*NOTE: A claimant (or ∆) may refuse an offer of voluntary binding arbitration and instead elect to proceed to trial but if they do so, their damages will be limited according to FL standards.
res ipsa loquitur does not apply to actions brought to recover damages caused by tire blowouts when the blowout occurred (1) after possession and (2) some significant use by another.
res ipsa loquitur in med mal cases
if patient was unconscious at the time the injury occurred, he may rely on the inference of negligence raised by the doctrine of res ipsa loquitur even though patient cannot prove which doctor or doctors caused her injury, and even though the doctors in question did not each possess exclusive control of the patient's body at all times during which the π's injury may have occured
caps on recovery of non-economic damages in med mal cases
1) if ∆ practitioner refuses the claimant's offer of voluntary binding arbitration, recovery of non-economic damages are limited to $500k per claimant and atty's fees of up to 25% of total award
2) if π rejects voluntary arbitration and elects to proceed to trial, her non-economic damages are limited to $350k
voluntary arbitration in med mal cases
precludes other remedies and limits damages as follows:
(1) net economic damages are limited to past and future medical expenses and 80% of wage loss, offset by any collateral source payments;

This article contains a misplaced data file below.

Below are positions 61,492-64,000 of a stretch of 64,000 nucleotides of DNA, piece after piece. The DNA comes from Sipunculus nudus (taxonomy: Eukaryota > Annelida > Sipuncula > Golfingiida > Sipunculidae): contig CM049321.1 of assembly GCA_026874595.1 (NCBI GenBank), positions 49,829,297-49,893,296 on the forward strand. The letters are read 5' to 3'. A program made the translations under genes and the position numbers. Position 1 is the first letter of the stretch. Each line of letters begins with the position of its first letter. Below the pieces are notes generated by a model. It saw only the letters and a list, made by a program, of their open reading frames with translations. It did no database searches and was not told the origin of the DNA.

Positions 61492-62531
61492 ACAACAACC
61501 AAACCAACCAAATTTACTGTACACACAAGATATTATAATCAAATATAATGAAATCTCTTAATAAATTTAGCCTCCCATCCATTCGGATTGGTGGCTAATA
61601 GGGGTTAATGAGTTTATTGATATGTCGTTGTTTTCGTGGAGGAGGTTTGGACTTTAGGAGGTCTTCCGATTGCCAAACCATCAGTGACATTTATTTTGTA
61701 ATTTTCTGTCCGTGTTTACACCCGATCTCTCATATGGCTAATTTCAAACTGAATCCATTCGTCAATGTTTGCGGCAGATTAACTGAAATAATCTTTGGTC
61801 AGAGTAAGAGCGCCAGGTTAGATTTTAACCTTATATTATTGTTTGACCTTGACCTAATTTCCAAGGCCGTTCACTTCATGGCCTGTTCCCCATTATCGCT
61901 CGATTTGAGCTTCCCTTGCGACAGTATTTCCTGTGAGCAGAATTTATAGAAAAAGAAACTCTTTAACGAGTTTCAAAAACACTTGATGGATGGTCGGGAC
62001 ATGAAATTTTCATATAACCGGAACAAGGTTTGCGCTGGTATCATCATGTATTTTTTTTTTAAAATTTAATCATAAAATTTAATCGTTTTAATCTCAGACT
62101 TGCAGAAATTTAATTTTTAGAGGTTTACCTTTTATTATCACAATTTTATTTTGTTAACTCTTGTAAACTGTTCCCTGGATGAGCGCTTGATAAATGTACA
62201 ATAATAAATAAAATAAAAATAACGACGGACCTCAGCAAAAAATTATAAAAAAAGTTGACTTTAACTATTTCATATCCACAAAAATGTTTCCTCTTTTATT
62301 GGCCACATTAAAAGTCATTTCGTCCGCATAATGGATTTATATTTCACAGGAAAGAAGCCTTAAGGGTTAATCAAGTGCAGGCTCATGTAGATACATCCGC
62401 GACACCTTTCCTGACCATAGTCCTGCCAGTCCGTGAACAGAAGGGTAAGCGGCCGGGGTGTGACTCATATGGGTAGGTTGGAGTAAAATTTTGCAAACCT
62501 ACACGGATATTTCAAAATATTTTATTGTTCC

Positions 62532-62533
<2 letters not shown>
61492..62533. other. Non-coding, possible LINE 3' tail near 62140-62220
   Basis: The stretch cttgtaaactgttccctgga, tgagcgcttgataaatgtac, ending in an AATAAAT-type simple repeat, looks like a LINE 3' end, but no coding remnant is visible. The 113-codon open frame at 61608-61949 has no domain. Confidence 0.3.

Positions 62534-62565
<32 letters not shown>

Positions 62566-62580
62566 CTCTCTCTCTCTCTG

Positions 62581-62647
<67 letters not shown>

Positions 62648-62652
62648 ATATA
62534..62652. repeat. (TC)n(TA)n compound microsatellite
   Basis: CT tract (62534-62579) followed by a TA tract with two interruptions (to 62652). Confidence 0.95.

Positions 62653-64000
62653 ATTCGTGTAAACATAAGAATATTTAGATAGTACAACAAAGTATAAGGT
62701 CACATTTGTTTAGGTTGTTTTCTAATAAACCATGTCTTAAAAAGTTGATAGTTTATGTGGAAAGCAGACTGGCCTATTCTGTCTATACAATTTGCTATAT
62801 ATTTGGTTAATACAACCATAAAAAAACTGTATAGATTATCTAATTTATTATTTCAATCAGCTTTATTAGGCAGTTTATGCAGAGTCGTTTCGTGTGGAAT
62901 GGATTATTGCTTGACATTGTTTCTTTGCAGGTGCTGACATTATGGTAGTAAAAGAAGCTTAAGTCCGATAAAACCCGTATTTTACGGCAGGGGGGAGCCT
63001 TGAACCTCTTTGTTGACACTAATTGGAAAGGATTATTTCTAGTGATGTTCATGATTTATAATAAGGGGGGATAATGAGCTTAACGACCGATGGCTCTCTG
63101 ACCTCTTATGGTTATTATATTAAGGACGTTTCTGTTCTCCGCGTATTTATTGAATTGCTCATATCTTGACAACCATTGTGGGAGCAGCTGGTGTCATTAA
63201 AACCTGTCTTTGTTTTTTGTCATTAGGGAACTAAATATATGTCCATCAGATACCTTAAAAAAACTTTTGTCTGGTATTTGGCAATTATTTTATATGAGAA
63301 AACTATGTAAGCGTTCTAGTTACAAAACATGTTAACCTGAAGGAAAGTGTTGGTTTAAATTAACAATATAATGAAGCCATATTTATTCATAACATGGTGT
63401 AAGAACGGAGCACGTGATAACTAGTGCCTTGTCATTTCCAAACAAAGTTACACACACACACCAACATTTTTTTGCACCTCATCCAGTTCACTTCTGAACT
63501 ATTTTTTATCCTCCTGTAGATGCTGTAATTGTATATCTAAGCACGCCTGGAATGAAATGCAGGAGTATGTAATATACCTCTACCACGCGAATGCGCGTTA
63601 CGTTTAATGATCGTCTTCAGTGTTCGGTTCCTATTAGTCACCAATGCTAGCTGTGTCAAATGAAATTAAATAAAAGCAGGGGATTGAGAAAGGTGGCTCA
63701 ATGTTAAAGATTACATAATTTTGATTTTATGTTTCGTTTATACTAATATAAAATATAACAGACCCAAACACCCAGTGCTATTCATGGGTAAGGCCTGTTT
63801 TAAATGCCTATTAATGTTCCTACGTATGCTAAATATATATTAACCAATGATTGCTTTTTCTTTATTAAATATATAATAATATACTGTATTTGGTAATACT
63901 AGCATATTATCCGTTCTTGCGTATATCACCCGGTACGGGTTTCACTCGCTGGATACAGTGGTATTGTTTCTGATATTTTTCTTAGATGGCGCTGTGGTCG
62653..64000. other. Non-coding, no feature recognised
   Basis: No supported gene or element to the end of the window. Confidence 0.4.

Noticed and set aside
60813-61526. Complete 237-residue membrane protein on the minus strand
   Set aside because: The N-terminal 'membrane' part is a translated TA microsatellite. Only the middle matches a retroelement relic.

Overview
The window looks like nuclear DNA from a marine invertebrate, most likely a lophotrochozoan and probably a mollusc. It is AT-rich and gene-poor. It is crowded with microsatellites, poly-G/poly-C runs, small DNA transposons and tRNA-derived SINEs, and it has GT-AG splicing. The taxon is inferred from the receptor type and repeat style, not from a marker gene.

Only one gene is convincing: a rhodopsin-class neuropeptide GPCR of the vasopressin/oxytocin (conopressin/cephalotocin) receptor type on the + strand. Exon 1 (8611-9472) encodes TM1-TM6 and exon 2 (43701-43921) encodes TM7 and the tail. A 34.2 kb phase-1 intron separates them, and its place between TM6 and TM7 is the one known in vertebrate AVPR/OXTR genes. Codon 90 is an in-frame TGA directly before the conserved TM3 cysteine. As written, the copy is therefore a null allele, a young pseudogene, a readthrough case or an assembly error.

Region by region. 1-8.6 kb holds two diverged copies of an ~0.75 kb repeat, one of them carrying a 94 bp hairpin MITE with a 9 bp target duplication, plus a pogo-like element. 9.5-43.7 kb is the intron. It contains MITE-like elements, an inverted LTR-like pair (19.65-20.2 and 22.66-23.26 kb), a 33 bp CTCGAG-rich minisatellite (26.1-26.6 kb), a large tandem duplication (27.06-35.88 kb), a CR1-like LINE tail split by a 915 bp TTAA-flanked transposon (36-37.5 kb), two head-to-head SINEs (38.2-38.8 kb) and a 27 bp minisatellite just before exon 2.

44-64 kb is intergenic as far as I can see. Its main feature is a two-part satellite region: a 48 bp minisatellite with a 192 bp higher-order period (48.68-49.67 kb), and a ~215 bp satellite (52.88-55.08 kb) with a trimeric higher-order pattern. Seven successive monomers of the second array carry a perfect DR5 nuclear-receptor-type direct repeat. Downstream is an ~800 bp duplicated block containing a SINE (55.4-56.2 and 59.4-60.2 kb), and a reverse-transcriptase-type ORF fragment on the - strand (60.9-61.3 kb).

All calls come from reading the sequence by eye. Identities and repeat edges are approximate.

(2) non-economic damages are limited to a maximum of $250k per incident; and
(3) punitive damages are not permitted
pure comparative negligence
FL has adopted pure comparative negligence: apportionment of damages tracks apportionment of fault perfectly
seat belt defense
A FL jury may consider evidence that a π failed to use an available and operational seatbelt, if that failure substantially contributed to the π's injuries. Failure to use a seatbelt otherwise does not constitute negligence, does not make a prima facie case of negligence, and may not be considered in mitigation of damages.
drug/alcohol impairment bar to recovery
a π may not recover ANY damages if, (1) at the time the π was injured, the π was impaired by alcohol or drugs or had a blood or breath alcohol level of .08 or higher, AND (2) that impairment caused the π to be MORE than 50% at fault for her own harm
dog bit statute (6 points)
1) FL has abolished one-bite rule;
2) owner of a dog is liable regardless of the dog's former viciousness or the owner's knowledge of the dog's propensity;
3) liability is owed to a π in a public place or lawfully in a private place, including the property of the dog's owner
4) strict duty is not owed to a π who provokes the dog
5) posting of a "bad dog" sign is a complete bar to suit, unless the victim is six or under
6) comparative negligence will reduce the owner's liability
retraction (3 points)
1) FL requires a defamation π to serve written notice on a media ∆ at least 5 days before filing suit
2) notice must specify the alleged false and defamatory article or broadcast
3) if medial member fully retracts the libel within 10 days of receipt of such notice, and if the original publication or broadcast was made in good faith, then only actual damages may be recovered